BCG claimed something similar relevant in “How Diverse Leadership Teams Boost Innovation“: Companies with an above-average diversity in their management teams recorded innovation-driven revenues that were 19 percentage points higher than those of companies with below-average leadership diversity; i.e. 45% of total revenues compared to only 26%.
So if the following applies: Diversity generates more revenues and more innovation, the logic for consulting firms can only be “Walk the talk!”
2. Meet your client requests
A survey from Source Global about the relevance of gender diverse teams made it crystal clear: This is crucial for 72% of clients at C-level when commissioning consultants. Only 5% considered this to be unimportant. The arguments for more women in consulting teams that applied before COVID19 will be even more relevant now. For example, studies have shown that teams with a higher proportion of women provide better solutions for both clients and end consumer. Women are perceived as more effective coaches in transformation processes and are seen as more reflective in looking at the bigger picture and long-term thinking.
3. Greater flexibility of working models
Whilst in lockdown, the economy learned #newwork at warp speed and realized:
Contrary to all expectations #remotework works. This shared learning curve will clearly help to make future workplace and time models more flexible. Not only in Professional Services where mothers (like fathers) are severely struggling with the balancing act of work and childcare obligations. But it has also changed the client’s perception: In times of crisis, they have experienced – and still do – that their consultants deliver high successful projects from individual home offices instead of in the usual team rooms on site.
4. Ecosystems, networks and team work as paradigm for organizations
The global disruption caused by COVID19
questions traditional organizational structures. Line organizations and silos
seem to no longer work in some places. The new paradigm: empowerment, speed and
agility. The latter defines the ability to quickly reconfigure strategies,
structures, processes, employees and technologies in order to create
value-adding and value-protecting opportunities for the restructuring of the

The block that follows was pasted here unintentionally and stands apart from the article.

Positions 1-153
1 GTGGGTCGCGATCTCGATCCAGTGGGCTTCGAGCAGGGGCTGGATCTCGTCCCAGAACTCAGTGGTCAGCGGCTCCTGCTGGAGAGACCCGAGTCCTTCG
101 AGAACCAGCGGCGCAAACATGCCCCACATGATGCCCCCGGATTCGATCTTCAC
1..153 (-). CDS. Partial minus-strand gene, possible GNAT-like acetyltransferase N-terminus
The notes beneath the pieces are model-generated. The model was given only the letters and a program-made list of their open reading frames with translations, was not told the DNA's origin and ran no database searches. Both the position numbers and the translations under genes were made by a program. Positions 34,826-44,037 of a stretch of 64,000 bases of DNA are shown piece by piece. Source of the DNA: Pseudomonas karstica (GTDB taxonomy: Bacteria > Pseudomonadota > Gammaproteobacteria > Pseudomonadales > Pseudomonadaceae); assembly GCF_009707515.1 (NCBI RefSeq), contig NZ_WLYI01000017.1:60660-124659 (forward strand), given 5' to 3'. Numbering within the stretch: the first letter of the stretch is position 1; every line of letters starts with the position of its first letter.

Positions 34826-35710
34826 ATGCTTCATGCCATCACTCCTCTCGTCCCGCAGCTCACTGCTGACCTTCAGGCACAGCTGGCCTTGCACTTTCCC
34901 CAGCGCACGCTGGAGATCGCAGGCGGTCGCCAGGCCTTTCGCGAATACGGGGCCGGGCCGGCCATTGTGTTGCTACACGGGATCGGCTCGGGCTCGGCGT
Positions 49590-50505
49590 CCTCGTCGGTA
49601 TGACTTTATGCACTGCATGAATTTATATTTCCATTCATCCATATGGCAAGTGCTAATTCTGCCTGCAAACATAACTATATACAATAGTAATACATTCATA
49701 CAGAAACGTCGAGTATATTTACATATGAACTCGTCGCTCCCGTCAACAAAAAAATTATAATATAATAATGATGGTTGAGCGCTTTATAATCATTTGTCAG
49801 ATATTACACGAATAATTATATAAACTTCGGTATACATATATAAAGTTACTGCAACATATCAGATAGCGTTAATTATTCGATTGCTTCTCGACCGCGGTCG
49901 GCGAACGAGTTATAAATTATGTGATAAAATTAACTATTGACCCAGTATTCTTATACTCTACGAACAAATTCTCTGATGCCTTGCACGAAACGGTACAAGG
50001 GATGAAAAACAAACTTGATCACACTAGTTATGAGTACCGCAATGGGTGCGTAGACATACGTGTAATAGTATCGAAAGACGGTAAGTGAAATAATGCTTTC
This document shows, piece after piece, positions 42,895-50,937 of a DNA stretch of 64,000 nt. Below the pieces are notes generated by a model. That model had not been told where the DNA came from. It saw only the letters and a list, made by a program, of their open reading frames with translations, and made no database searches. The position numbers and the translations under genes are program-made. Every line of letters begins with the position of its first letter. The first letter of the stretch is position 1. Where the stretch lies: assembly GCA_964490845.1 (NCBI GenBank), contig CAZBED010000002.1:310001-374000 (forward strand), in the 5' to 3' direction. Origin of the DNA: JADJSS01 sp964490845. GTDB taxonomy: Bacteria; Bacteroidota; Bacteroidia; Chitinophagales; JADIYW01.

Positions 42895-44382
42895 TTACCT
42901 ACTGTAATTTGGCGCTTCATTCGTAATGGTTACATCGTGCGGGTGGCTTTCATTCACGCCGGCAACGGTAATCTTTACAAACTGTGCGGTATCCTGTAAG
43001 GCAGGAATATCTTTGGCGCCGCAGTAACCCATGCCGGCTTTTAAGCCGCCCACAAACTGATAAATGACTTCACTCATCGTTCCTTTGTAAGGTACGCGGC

Women in consulting will not only push this on behalf of their clients, but also strive for female empowerment in their own organizations.
5. Digitization: When, if not now!
If something is emerging in this phase of maximum uncertainty, it is the breakthrough of digitization. According to BCG, the ‘bionic organization’ with the maximum potential of digitization is one of the seven characteristics of #newnow. There is already an increasing demand for corresponding consulting services. According to Source Global, there is also a “commercial case” in favor of women. For 74% of clients with great responsibility for digital transformation, gender diversity has a positive effect. The majority even said that gender diverse teams lead to higher quality outcomes
6. Overall change in social norms and role models
During the peak of the COVID19-lockdown, more than 1 billion children worldwide had no access to any forms of professional care from kindergarten to nursery to school. There have never been so many fathers who have had – and still have – to take care of children plus do time-consuming home schooling. What appeared to some as an unprecedented additional burden parallel to home office was extremely enriching for others. This experience has the potential to erode old social norms and lead to more equality. This higher level of support by men has leveled one of the biggest hurdles for women seeking a particularly time-consuming partner position.
Professional Services will not be able to change social norms on their own. But there are specific activities and measures they can take to push women’s careers in the post-COVID19 era even more than in the past. As McKinsey is stating:
Women will claim this.